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Bed Bath & Beyond is closing at the Durango Mall

Retailer filed for Chapter 11 bankruptcy in April after facing about $5.2 billion of debt
Bed Bath & Beyond is going out of business at the Durango Mall. The company announced on April 23 that it will start liquidating its assets as part of filing for Chapter 11 bankruptcy. (Tyler Brown/Durango Herald)

Bed Bath & Beyond, which is closing all of its stores in Colorado, leaves yet another void in the Durango Mall.

The retailer, which was anchored at the north end of the mall, advertised it is closing last weekend.

Going out of business signs say products will be marked 10 to 40% off the lowest ticketed price.

It will be the second business to leave the mall in the last five months. Sears Hometown Store went under in late January. It comes as little surprise as Bed Bath & Beyond Inc. has been struggling financially. CNN reported that the company had $5.5 billion in debt and filed for Chapter 11 bankruptcy in April.

In January, Bed Bath and Beyond reported a net loss of $393 million and a 33% loss in sales during its third fiscal quarter ending in November, according to the company’s reports.

The Bed Bath & Beyond public relations department declined to comment about the Durango store closing.

Signs advertising the closing of Bed Bath & Beyond on Monday at the Durango Mall. (Tyler Brown/Durango Herald)

An April 23 news release said Sixth Street Specialty Lending has agreed to lend Bed Bath & Beyond $240 million in debtor-in-possession financing so the company can have the cash flow necessary to support operations through the bankruptcy process.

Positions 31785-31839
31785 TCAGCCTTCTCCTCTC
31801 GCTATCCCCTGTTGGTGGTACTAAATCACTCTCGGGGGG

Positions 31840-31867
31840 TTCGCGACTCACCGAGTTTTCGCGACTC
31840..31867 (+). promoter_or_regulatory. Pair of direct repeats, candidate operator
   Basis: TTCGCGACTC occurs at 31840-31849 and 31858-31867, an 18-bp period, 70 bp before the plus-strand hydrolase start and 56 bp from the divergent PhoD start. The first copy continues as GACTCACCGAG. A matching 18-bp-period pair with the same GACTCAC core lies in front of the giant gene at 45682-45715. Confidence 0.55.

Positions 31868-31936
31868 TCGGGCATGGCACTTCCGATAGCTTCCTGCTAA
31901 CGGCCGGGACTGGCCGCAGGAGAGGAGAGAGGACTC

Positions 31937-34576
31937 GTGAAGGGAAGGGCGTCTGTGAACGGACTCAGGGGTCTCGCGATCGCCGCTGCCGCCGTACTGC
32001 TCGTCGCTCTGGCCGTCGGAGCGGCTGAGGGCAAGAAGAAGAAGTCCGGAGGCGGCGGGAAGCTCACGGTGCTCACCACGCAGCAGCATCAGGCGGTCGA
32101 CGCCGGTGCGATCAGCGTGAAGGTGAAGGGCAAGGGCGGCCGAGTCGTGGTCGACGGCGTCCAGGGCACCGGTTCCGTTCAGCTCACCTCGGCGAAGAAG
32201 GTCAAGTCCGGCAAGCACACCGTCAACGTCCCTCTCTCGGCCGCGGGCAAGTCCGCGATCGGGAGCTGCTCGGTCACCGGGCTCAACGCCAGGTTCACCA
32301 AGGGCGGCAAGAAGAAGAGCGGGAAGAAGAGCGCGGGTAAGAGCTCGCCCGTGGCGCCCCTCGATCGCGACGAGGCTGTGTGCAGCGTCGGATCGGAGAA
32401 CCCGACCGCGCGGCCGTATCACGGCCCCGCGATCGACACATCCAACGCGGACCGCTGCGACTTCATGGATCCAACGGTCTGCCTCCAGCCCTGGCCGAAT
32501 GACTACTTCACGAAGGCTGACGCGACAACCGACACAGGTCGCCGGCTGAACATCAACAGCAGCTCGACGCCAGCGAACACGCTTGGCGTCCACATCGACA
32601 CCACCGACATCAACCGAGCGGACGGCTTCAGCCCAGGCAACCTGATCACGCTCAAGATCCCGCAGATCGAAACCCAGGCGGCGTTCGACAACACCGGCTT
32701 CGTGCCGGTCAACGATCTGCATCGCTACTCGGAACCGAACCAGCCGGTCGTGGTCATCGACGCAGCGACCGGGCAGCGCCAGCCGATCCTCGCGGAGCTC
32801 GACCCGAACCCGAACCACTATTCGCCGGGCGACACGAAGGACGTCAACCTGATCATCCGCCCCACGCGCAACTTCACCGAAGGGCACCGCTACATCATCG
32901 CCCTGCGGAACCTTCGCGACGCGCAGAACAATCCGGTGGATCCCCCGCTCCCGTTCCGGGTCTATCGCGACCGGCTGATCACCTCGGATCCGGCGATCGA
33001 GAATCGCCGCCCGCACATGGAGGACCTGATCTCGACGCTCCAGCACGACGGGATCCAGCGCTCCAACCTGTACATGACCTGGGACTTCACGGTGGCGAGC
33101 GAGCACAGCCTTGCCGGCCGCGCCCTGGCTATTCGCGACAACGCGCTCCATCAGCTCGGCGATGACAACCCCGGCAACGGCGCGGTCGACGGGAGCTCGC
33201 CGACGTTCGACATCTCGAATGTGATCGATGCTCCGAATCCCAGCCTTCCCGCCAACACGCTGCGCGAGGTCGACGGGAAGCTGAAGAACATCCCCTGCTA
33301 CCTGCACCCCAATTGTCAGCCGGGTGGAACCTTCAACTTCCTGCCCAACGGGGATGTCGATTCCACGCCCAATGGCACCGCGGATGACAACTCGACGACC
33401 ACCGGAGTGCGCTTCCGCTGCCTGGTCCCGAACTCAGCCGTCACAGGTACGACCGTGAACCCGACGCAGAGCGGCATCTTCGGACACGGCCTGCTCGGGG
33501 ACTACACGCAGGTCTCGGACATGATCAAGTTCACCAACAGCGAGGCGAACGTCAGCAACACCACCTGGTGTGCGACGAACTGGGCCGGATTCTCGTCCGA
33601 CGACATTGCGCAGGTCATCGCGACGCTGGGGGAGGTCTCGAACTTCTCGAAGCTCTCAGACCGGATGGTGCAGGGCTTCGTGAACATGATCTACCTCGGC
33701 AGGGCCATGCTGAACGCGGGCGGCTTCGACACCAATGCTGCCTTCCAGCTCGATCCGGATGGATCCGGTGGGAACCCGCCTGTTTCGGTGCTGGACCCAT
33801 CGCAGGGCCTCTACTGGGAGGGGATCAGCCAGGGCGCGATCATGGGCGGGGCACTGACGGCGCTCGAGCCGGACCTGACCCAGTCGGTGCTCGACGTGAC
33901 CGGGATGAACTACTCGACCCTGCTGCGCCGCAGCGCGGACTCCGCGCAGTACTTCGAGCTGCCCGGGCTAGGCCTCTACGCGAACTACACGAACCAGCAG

“Millions of customers have trusted us through the most important milestones in their lives – from going to college to getting married, settling into a new home to having a baby,” said Bed Bath & Beyond Inc. CEO Sue Gove in a news release. “Our teams have worked with incredible purpose to support and strengthen our beloved banners, Bed Bath & Beyond and buybuy BABY.”

No time frame was given for when the store will officially close its doors.

Much like JCPenney and Sears Hometown Stores Inc. before it, Bed, Bath and Beyond is going through a liquidation process and intends to use Chapter 11 proceedings to conduct a limited sale and marketing process for some or all of its assets.

Losing Bed, Bath and Beyond is a costly hit to the Durango Mall’s tenant occupancy. Excluding Bed Bath and Beyond, the mall has only eight active stores with 14 empty storefronts.

The Durango Herald attempted to contact the mall Monday but did not receive a response.

“I think it's kind of a reflection of what's been occurring,” said Durango Chamber of Commerce CEO Jack Llewellyn. “People since COVID are relying more and more on online purchases and less on going to actual brick and mortar locations.”

During the first year of the pandemic, e-commerce sales skyrocketed by 43% across the nation, according to the U.S. Census Bureau. Comscore, a global media measurement and analytics company, reported that the nation’s e-commerce sales surpassed $1 trillion for the first time in history in 2022.

Llewellyn added that the closure of Bed Bath & Beyond is a national closing and that losing the tenant was out of ownership’s control.

The mall did add a major retailer in September 2022 with Old Navy, which could bring more attention to the mall.

“It provides more selection, which from what I have heard keeps individuals from going online, to Farmington, Denver or Albuquerque for their shopping needs,” he said.

He said there are many people who like to shop in person because they can physically see the product before it is purchased.

A consumer research survey from the National Retail Federation in 2022 showed that 57% of consumers say they still shop in stores for apparel and footwear because they want to see, touch, or try products before they buy them.


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